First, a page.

Guide written by:
Sebastian, self-taught DIY-er, Exeter
When picking a lawnmower, you'll need to weigh up a few different factors. Start by thinking about the size of your lawn. From there, you can move on to other criteria such as user comfort and grass height. The size of your lawn will determine the following features:
The level of comfort you're after will also affect your choices in terms of:
In terms of cutting height, you simply need to think about your lawn requirements:
If your garden measures under 200 m² and you don't mind a bit of exercise, go for a basic manual lawnmower. Hand-propelled lawnmowers are equipped with two wheels that are used to turn a bladed cylinder.
While quiet, environmentally friendly and hard-wearing, a manual lawnmower will need its blades sharpened on a regular basis.
Never leave your lawn for more than a few weeks without a cut or your manual lawnmower will not be happy!
A less common option, hover lawnmowers are best suited to healthy lawns measuring less than 500 m². These machines leave lawns in impeccable condition; your grass blades will be straight and you can say goodbye to wheel marks and uneven lines! This type of lawnmower is equipped with a fan system which allows it to hover slightly over the ground and follow the curves of your land without leaving a trace. Lightweight, easy to handle and compact, hover lawnmowers are usually electric.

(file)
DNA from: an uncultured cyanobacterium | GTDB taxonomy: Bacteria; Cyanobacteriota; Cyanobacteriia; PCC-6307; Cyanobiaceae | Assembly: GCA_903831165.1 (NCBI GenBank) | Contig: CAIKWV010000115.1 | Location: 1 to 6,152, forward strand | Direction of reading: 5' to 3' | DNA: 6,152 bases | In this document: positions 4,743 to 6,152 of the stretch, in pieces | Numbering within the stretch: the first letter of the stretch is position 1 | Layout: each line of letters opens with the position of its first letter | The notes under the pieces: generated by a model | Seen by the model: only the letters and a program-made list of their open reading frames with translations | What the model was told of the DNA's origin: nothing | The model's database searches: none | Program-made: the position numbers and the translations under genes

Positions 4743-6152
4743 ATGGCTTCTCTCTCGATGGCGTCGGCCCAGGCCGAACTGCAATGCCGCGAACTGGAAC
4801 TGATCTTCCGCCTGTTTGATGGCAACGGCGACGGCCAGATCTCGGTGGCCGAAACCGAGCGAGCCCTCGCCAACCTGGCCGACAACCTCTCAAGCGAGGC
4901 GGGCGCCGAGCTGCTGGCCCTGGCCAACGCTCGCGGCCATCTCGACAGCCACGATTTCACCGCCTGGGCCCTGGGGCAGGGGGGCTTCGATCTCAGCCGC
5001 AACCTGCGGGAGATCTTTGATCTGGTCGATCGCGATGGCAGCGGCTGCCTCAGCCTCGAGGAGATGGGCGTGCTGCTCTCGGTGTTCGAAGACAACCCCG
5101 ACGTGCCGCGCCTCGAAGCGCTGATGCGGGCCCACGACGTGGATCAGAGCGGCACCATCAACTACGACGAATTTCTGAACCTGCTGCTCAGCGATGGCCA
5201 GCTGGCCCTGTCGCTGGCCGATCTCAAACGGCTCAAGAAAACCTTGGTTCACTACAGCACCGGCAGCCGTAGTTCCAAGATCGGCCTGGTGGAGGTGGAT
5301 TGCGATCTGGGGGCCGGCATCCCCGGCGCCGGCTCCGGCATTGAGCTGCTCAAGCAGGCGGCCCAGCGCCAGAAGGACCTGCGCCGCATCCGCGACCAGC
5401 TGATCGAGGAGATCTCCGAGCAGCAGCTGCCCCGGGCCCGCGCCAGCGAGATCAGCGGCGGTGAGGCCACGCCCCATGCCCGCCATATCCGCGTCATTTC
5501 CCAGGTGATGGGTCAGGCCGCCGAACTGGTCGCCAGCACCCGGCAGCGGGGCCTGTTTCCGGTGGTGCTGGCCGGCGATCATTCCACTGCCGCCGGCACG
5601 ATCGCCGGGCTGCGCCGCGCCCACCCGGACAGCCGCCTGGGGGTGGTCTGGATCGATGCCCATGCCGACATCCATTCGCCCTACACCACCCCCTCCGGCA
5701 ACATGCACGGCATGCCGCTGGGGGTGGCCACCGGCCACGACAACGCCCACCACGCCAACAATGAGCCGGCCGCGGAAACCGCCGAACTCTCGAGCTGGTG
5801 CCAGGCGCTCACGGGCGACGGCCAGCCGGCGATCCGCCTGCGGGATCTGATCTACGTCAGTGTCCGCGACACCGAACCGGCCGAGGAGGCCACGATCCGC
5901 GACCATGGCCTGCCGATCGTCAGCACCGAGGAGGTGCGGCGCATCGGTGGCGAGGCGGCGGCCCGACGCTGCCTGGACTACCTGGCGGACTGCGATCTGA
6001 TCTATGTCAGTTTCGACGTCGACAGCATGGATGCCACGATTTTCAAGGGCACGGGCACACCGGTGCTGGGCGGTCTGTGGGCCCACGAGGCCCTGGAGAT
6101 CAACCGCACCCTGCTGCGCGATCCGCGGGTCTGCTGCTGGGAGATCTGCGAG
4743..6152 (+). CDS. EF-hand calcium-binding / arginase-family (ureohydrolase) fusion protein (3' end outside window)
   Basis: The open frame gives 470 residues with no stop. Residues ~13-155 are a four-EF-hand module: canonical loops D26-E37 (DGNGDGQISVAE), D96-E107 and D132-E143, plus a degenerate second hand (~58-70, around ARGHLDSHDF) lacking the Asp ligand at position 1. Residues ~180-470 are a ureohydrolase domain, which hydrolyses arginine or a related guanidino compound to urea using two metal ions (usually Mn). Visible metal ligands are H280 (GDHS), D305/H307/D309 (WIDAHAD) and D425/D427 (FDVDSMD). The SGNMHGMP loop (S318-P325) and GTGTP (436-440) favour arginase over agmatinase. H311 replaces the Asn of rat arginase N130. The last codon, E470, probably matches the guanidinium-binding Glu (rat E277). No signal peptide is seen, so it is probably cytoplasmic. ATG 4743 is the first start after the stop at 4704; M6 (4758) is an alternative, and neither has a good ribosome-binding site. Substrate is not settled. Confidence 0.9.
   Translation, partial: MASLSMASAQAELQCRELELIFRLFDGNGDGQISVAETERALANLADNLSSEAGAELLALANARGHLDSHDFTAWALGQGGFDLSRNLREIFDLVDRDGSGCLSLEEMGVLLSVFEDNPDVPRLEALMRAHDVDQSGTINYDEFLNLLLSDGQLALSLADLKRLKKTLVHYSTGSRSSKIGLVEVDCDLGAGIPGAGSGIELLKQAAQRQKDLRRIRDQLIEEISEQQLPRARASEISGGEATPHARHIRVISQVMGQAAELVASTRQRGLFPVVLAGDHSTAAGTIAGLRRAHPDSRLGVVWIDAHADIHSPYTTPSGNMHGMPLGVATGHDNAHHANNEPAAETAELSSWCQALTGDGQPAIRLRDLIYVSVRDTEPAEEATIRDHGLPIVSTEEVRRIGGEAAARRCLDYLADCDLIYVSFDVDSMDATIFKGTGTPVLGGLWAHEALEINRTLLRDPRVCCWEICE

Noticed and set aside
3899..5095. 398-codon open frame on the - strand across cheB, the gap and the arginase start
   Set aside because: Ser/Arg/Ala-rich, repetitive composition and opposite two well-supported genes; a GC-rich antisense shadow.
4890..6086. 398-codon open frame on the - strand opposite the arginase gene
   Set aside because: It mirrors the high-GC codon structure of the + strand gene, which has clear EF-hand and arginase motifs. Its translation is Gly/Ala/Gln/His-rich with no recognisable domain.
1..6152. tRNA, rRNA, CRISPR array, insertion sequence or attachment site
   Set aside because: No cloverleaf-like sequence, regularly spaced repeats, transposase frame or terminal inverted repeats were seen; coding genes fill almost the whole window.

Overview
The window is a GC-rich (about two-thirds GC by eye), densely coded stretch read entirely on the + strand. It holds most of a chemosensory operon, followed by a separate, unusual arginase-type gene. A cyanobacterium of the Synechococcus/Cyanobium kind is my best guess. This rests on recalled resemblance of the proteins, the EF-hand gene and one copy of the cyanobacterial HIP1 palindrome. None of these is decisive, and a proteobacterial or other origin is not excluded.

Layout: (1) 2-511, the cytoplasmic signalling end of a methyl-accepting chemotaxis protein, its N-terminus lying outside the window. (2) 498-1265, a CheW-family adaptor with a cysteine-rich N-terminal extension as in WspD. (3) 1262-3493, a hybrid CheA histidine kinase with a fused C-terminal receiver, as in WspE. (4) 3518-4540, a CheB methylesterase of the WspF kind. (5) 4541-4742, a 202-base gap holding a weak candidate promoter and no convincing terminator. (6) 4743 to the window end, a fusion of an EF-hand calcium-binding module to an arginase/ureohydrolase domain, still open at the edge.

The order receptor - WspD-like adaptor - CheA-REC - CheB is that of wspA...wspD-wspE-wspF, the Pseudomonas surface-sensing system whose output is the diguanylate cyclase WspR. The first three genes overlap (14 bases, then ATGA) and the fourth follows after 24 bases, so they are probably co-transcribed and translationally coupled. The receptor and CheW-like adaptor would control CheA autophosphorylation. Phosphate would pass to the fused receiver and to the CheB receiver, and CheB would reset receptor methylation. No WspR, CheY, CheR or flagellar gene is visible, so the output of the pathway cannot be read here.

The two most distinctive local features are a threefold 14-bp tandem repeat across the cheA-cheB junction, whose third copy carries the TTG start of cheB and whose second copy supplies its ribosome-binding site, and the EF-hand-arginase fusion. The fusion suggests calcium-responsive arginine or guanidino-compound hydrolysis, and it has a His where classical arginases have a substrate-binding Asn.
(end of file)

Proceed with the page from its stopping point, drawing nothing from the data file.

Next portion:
As the blades of these lawnmowers wear quickly, it is advisable to sharpen them on a regular basis. You might also have to mow more often than you would with a different type of mower as these lawnmowers won't cope well with tall grass.
Electric lawnmowers are best suited to lawns measuring less than 700 m². They are lightweight, easy to handle, quiet and require little maintenance. The power of these machines is directly linked to the type of cutting width they allow: the higher the wattage or voltage, the greater the cutting width will be!
The ampere hour rating (Ah) of battery-powered lawnmowers determines how long the battery lasts: the higher the Ah rating, the longer the battery will run before it needs to be recharged. Cordless models are usually powered by lithium-ion quick charge batteries.
Here's a quick guide to Ah rating and wattage by lawn size:
If using a corded electric lawnmower, put the extension cable over your shoulder to prevent you from running over it. It is recommended to have one battery plus a charged back-up battery when using a battery-operated lawnmower. While some electric mowers can handle lawns stretching up to 900 m², they are far from ideal for this kind of application – the battery power of cordless mowers won't last long enough and you would need a very long extension cable for corded models.
Petrol lawnmowers are recommended for lawns covering over 700 m². The engine will require regular maintenance, from checking the oil and petrol level to cleaning the spark plug and air filter. You will also need to do a full check and empty the oil before storing over the winter.
In the past, most small petrol lawnmowers had 2-stroke engines; however, 4-stroke engines are more or less the norm these days. The power of these mowers is often measured in horse power or kilowatts (1 hp = 0.74 kW). Engine capacity is measured in cubic centimetres (cc): the higher the capacity, the less hard the engine has to work for the same level of performance. Petrol lawnmowers are hard-wearing but noisy meaning they're usually only used in the countryside or in extra-large gardens.